With Thursday marking the 60th Anniversary of Larry Doby’s first appearance as a Cleveland Indian, I asked a longtime reader, who is an avid Larry Doby memorabilia collector and possibly one of the greatest fans of the influential trailblazer anywhere, for a reflection on Larry Doby, his impact on Indians’ history, his role in the integration of baseball and his thoughts as we reach the anniversary of a brave act by Larry Doby.
It’s 1952, the voice of Jimmy Dudley (WERE) is heard in the background of the goings-on of daily life-- at home, at the barbershop, or at the corner mom and pop grocery store. “Hello Baseball Fans Everywhere….” There is no SportsCenter, no Baseball Tonight, nor ESPN for that matter. Local broadcast TV is in its infancy; Cleveland’s WXEL-TV’s rare coverage is seen by only a few who own televisions.
Your neighbor, Mr. Preston sees you outside in your gray-flannel Cleveland Indians uniform and asks you who you are. You respond, “Larry Doby.” You’re four years old and the name Larry Doby resonates in your ear much like the kids today hear Grady Sizemore or Travis Hafner.
Larry Doby’s among the league leaders in runs, home runs, and slugging percentage. As a four year old you are immune to the adult world of racism. You have no understanding of what Larry Doby has endured off the field over the past five years. On July 5, 1947, Larry broke the color barrier in the American League eleven weeks after Jackie Robinson became the first African-American to play major league baseball. In your lifetime, Larry Doby has played in one World Series and four all-star games.
He’s your hero.
The color of a man’s skin doesn’t matter to a four-year old.
It’s fifty-five years later, and my interest in Larry Doby has not waned. I admire his success on the field and the character he showed off the field. My respect for him continues to grow. Unlike Jackie Robinson who had the opportunity to prepare by playing minor league ball with the Brooklyn Dodgers AAA club in Montreal the previous year, Larry Doby came to Cleveland directly from the Negro League’s Newark Eagles. Racism and bigotry did not end with Robinson’s entry. Doby faced years of prejudice throughout his career. Acceptance by his own teammates was not a given. He was often excluded from team functions and dinners. In 13 spring trainings, he was only allowed to stay in the same hotel as his teammates in three of those seasons. The spring of 1960, with the White Sox, was his last.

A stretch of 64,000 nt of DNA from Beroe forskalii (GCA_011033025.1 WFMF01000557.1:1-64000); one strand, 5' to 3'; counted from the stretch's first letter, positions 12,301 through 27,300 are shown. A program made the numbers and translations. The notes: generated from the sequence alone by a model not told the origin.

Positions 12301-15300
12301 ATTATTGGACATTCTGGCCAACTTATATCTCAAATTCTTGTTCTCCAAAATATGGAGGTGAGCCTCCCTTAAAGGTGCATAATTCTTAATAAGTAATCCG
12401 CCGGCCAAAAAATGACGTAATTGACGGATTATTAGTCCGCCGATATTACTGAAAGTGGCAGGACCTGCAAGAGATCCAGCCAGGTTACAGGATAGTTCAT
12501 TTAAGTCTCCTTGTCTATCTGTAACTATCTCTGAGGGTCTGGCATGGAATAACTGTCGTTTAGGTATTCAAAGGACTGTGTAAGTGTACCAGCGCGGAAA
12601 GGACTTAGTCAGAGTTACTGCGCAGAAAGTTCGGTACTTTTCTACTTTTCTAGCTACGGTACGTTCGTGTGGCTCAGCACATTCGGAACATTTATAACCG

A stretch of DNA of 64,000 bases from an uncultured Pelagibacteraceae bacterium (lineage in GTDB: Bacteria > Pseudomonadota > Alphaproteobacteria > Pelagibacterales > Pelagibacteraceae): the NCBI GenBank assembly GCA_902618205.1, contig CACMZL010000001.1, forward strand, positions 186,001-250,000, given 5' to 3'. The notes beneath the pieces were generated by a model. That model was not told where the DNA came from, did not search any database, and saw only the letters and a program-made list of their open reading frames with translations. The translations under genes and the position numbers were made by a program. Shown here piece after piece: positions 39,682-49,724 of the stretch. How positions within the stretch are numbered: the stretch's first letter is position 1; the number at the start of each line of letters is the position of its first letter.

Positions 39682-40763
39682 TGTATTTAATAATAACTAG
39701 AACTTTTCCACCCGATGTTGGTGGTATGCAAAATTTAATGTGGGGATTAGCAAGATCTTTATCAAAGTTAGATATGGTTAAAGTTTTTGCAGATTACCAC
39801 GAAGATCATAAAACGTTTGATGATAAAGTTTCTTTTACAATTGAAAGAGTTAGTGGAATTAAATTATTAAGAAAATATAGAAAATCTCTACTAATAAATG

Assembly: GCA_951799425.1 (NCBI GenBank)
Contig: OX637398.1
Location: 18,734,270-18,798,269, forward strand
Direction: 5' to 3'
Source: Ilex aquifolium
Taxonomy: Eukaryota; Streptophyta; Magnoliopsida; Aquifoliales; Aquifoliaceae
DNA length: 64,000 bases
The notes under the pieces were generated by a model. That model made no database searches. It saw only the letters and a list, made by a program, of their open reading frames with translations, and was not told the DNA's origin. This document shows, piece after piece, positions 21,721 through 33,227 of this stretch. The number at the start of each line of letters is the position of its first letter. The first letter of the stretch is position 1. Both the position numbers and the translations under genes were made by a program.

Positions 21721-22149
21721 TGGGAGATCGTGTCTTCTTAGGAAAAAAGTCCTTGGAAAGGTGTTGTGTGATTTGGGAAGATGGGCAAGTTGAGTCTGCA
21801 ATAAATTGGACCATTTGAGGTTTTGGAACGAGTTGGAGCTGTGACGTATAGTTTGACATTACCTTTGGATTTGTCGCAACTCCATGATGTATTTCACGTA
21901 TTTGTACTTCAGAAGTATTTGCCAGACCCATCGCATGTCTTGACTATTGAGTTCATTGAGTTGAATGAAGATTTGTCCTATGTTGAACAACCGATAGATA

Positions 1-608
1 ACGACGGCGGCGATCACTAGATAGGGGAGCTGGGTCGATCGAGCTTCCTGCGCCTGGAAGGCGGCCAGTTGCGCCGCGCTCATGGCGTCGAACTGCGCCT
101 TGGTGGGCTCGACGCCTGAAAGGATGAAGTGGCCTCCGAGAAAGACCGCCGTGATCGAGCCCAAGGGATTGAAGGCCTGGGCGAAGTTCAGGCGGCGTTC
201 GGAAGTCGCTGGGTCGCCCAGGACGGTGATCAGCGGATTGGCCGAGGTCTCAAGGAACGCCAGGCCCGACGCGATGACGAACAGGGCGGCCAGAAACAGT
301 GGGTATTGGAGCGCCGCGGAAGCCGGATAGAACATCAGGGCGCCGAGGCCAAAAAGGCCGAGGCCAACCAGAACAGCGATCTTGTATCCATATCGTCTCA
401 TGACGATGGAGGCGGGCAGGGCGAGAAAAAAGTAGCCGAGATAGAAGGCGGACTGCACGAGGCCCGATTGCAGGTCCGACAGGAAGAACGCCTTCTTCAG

Larry Doby paid a great personal price for crossing the color barrier, but his athletic ability earned for him a series of firsts—1st African-American to hit a homerun in a World Series (1948), 1st African-American to play for a World Series Champion (1948), and 1st African-American to win a homerun title (1952). His induction into the Baseball Hall of Fame in 1998 brought him the highest level of recognition for his contributions to the game of baseball.
Part of the enjoyment of being an Indians fan is dreaming, wishing, and “what if-ing.”
As a Doby memorabilia collector, I end this remembrance with my favorite story about Larry Doby:
From 1947 through 1958, only two different teams won the American League pennant, the Yankees and the Indians. The Indians won in 1948 and 1954.
How different Major League history might have been had Indians G.M. Hank Greenberg listened to Larry Doby. In 1949, Doby suggested the Indians take a look at three players he played against in the Negro Leagues-- Hank Aaron, of the Indianapolis Clowns, Ernie Banks, of the Kansas City Monarchs and Willie Mays, of the Birmingham Black Barons.
The scouting reports were not good. Greenberg reported to Doby, “Aaron has a hitch in his swing and will never hit good pitching. Banks is too slow and didn’t have enough range, and Mays can’t hit a curveball.”
Hmm, how different the 50s and 60s might have been for this four-year old and all of baseball?
For more in-depth information about Larry Doby see the following websites:
Larry Doby's Hall of Fame Biography
Sights and Sounds of Larry Doby
Larry Doby Chronology
A big thank you to our writer, who (not surprisingly) goes by the handle doby14 in the forum, and I hope that this monumental anniversary opens some eyes to the tremendous career of Doby and the important role that Doby played in the integration of MLB, one not too far off of the role that Jackie Robinson played, but with considerable less fanfare and acclaim.